Tachypnoea: meaning and pathologies associated with increased frequency of respiratory acts

Tachypnoea or polypnoea is a medical condition characterised by an increase in the frequency of breaths. In a healthy adult, the number of breaths per minute is generally 16: in the case of tachypnoea, it can reach 40-60 per minute

Tachypnoea is usually accompanied by an increase in heart rate and a feeling of fatigue and lack of air

The physiological cause that may be associated with tachypnoea is physical exertion.

Pathological causes include conditions as diverse as metabolic acidosis, embolism, sepsis, pulmonary infarction and carbon monoxide intoxication.

This condition should be distinguished from hyperpnoea, which not only increases the frequency of breathing but also increases the depth of breathing, resulting in increased lung ventilation.

What diseases can be associated with tachypnoea?

The following diseases may be associated with tachypnoea:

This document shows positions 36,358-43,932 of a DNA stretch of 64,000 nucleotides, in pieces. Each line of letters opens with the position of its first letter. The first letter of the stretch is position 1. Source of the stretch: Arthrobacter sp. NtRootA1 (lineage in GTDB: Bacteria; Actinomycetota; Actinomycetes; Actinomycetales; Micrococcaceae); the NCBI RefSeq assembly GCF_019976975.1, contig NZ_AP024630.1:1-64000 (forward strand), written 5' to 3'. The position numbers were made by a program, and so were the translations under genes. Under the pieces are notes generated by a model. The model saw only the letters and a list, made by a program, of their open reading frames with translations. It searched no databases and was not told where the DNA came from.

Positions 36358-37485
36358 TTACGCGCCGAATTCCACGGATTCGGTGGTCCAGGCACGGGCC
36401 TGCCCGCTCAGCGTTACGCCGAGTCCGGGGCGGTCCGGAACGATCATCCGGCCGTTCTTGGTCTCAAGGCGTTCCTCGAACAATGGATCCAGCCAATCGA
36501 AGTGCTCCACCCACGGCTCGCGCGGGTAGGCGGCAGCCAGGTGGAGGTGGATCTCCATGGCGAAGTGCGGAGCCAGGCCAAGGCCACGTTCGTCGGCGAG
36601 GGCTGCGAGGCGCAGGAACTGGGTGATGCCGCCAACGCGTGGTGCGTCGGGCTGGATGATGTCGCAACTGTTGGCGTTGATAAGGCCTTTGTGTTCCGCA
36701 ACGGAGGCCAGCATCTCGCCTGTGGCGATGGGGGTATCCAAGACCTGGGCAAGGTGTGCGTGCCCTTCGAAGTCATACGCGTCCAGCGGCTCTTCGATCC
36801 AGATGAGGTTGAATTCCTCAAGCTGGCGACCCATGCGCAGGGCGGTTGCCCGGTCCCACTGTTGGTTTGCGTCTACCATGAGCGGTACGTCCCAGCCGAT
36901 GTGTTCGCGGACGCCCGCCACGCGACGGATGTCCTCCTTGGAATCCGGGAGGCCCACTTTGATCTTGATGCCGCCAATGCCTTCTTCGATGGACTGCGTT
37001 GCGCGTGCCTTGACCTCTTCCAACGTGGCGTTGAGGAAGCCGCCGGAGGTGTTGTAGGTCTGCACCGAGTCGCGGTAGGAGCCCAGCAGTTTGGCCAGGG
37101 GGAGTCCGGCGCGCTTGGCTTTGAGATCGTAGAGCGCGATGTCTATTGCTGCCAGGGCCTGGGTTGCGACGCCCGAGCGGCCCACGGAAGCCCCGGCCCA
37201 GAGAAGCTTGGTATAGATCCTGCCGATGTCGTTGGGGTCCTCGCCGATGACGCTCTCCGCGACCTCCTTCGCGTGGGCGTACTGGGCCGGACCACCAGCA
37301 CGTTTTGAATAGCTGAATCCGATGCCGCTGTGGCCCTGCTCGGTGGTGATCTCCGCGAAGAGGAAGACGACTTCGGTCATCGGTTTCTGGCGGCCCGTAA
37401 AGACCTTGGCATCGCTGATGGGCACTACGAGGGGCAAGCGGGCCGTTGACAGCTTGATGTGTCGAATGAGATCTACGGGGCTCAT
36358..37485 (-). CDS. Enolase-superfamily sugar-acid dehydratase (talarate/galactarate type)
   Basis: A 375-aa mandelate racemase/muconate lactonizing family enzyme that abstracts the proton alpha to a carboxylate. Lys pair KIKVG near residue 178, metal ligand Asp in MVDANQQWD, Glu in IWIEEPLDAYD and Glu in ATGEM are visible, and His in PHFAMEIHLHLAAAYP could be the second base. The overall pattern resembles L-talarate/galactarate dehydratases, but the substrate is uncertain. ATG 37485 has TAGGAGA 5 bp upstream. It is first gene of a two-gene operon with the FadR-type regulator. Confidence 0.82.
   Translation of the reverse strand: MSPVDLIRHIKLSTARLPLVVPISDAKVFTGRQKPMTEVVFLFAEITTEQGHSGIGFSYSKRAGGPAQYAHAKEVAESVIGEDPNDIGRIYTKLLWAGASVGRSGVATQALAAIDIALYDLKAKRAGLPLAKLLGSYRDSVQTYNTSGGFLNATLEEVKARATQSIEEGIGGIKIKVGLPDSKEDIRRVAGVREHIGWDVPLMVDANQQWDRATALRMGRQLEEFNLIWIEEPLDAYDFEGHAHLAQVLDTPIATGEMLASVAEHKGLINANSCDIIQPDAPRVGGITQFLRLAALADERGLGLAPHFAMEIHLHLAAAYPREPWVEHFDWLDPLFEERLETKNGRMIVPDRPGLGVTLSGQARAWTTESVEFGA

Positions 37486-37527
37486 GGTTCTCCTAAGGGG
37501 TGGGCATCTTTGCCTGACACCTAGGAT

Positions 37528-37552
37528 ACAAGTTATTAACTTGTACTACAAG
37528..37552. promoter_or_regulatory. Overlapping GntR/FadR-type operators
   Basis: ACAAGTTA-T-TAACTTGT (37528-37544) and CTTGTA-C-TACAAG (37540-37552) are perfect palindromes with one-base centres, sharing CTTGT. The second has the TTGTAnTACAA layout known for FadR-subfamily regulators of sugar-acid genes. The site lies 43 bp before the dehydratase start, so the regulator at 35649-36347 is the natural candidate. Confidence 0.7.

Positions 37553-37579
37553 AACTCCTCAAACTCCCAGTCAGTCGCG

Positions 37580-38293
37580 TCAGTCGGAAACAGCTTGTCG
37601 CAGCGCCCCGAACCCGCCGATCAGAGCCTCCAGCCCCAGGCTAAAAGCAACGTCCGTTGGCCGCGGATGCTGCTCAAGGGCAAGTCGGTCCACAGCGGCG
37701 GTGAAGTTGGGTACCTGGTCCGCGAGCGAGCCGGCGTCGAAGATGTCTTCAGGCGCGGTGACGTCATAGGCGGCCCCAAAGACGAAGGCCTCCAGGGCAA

• Metabolic acidosis
  • Embolism
  • Pulmonary embolism
  • Cystic fibrosis
  • Pulmonary infarction
  • Carbon monoxide intoxication
  • Pneumonia
  • Sepsis
  • Septic shock
  • Duodenal ulcer

Please note that this list is not exhaustive and you should always seek advice from your doctor.

What are the remedies for tachypnoea?

In order to be able to prepare a treatment, it is important to understand the cause of the disorder and act on it.

In the event of tachypnoea, it is therefore always advisable to consult your doctor, who will be able to advise you on what to do.

When should you see your doctor if you have tachypnoea?

If you have already been diagnosed with or are at risk of one of the associated pathologies (see list of associated pathologies).

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